I’m no longer a walking, talking self-fulfilling prophecy. I’m walking, talking proof that speaking openly about your feelings is a solution to having a healthy mind.  

During these last two weeks of November, it’s important to keep conversations like this top of mind. We love working with organizations like Movember and their co-founder Adam Garone who recognize the importance of being vulnerable with one another, and help us all to feel a little less alone, in part with their month-long (and year round) campaign in support of men’s health.  Adam, as well as General Donald Bolduc, are both strong proponents in advocating for the discussion of mental health issues, including suicide prevention and post-traumatic stress (PTS). We continue to support them in getting their messages out to our event hosts for programming ideas at their next event. Building community and supporting a healthy mind makes any organization that much stronger. Always here to talk on or offline about this subject that is especially near and dear to me.

Bust it,


Candid Conversations: Ret. General Donald Bolduc

With Veteran's Day celebrations through the weekend, it was important to us to highlight a very special veteran in our lives, Retired Brigadier General Donald Bolduc. With 32 years of activity duty service and an impressive career spanning from private to one star general at the time of retirement, General Bolduc knows the true meaning of service and sacrifice for our country. He is the epitome of a leader, with many lessons from his time in service to share with audiences around the world. Thank you, Don (and your family), for your years of service to our country!

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Take a moment to learn more about Don in our Candid Conversations series:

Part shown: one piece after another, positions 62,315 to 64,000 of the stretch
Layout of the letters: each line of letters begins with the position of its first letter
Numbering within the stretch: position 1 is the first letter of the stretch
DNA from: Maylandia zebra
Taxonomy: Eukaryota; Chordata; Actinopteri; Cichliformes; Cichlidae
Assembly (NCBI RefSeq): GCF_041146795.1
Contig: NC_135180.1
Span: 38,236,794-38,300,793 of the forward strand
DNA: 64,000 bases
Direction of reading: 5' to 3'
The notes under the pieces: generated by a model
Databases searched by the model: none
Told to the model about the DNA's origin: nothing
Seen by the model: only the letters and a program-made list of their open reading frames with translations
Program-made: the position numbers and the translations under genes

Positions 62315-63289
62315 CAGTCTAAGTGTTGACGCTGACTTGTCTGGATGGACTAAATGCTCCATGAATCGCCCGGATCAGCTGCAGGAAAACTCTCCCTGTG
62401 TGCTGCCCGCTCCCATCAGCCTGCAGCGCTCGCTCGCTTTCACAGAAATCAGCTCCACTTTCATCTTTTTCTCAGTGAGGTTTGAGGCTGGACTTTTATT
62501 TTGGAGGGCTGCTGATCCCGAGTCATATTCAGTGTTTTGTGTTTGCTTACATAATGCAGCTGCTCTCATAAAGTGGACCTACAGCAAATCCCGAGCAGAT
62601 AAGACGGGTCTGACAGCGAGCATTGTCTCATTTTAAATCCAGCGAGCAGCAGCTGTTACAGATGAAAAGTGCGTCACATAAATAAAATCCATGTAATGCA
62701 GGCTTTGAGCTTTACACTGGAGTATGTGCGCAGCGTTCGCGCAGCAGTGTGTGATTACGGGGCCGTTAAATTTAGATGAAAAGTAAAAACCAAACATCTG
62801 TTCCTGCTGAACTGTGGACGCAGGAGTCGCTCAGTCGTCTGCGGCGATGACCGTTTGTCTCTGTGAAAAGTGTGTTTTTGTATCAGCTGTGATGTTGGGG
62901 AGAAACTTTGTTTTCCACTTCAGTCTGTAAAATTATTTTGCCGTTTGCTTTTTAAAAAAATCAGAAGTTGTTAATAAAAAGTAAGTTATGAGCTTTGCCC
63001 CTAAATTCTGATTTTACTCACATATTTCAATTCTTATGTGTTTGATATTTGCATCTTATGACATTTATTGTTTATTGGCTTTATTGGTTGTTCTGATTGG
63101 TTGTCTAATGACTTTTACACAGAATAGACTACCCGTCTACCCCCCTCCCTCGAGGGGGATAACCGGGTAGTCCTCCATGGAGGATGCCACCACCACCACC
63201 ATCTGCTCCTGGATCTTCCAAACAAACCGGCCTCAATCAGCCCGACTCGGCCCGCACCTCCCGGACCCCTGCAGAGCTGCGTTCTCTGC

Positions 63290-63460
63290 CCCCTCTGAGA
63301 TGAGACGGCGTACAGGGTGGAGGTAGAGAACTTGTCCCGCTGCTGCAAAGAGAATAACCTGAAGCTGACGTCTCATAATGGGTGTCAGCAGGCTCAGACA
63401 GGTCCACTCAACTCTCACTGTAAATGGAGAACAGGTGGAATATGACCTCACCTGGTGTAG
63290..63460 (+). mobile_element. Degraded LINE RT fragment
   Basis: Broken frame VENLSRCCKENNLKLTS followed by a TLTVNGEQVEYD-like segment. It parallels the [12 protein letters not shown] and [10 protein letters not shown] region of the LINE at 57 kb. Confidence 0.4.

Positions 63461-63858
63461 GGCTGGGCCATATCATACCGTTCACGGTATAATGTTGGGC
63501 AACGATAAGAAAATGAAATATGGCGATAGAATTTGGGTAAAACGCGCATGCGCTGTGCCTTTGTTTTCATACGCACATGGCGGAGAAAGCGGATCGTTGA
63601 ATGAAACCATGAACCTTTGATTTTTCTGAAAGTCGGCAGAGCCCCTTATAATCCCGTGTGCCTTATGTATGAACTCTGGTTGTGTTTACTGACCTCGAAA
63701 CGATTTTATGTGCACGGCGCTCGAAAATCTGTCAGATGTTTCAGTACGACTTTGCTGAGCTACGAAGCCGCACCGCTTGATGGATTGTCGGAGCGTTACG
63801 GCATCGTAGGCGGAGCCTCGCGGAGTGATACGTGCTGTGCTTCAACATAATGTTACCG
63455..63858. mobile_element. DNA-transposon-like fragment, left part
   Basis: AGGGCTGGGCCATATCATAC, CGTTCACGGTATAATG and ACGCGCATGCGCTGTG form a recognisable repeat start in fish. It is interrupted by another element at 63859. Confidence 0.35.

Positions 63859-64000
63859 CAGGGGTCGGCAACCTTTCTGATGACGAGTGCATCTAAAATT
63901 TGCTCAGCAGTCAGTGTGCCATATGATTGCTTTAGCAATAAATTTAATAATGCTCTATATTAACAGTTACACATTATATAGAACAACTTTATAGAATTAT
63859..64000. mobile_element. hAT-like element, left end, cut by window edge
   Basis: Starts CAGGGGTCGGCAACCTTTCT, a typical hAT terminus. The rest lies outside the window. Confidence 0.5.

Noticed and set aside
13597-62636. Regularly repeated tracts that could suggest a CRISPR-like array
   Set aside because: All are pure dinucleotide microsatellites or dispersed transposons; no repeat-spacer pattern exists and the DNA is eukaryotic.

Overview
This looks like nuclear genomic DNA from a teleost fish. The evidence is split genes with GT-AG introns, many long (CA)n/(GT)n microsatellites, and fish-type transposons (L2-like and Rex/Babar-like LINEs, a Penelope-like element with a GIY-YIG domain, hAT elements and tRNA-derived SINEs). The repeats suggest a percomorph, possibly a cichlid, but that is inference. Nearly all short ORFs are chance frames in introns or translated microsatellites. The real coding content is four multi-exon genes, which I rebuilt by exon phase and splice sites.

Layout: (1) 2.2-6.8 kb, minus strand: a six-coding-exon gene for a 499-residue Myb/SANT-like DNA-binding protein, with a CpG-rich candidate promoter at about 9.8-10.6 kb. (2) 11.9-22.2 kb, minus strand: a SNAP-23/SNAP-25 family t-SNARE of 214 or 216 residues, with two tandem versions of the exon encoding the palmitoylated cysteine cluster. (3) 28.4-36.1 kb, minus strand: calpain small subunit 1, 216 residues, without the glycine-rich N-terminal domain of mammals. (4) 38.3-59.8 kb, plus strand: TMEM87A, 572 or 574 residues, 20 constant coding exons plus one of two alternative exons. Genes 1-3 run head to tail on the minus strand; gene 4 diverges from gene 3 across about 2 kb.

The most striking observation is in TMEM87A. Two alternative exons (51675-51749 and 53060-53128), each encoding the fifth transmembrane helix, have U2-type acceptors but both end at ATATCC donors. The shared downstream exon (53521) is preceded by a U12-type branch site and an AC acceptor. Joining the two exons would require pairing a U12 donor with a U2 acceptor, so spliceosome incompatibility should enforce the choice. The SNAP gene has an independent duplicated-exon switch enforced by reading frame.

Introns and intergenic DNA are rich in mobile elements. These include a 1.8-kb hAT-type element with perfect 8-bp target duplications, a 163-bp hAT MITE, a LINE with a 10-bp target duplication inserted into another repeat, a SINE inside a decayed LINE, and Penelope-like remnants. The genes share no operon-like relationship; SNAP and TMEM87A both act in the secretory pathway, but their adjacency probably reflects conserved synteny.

OA: What are you Outspoken about?

DB:  I am Outspoken about combat the stigmas around post-traumatic stress disorder (PTSD). As one of the few military officers, and, at the time, the only active duty general officer on record, to openly discuss his own struggles with PTS, I have used my leadership position to change the conversation to one of understanding and acceptance through my own experiences. I am also outspoken about the importance of moral courage and how this is a leadership attribute that is in short supply among our civilian and military senior leaders.  I am known to always put my country first, and now I look to continue my  service off the battlefield sharing my leadership mantra of “Mission, People, Family” and my personal experiences with mental health to educate others.

OA: How has your recent work transformed the focus of your content when delivering a speech?

DB:  My recent work continues to inform every speech. By listening, I learn, and this allows for content improvement. It is also an opportunity to learn how others deliver messages and this improves my approach to speaking.

OA: How do speaking events help your growth?

DB: Every speaking event is an opportunity to learn. It is also an opportunity to improve how you connect to people.     

OA: What would you like to see happen more often at events to engage with the audience?

DB: More audience participation.     

OA: What has been one of the most fulfilling audience experiences at a speaking event and why?

DB: The audience that share the same passion for the subject are the best and most fulfilling experiences I have had as a speaker. It is hard to speak at events that the audience were scheduled or required to be there.  

OA: How can people become more involved with your work?

DB: They could ask me to speak at their event. Leadership and veterans issues are a hugely important topics in our society. People can get involved by volunteering, supporting, and contributing to private veterans organizations would be very helpful. Leadership is probably the most over-discussed and misunderstood topic. We must teach children about leadership and the importance of moral courage, compassion, and empathy.       

OA: If you could hear someone give a speech alive or dead, who would it be and why?

DB: Abraham Lincoln. His speeches were so concise and delivered such a powerful message. I also like the stories he tells as analogies to make his point or capture the attention of the person or person(s) he was speaking with. I would also like to see his delivery and presentation. 

Visionary Videos: Jesse Israel & The Big Quiet

Not our normal speaker video, check out new exclusive Jesse Israel's recent Big Quiet mass meditation at the World Trade Observatory in NYC and the unique experience of mindful meditation in one of the world's busiest cities and most recognizable buildings.

The Big Quiet draws entrepreneurs and meditators to group meditations at awe-inspiring spots.

Read the story: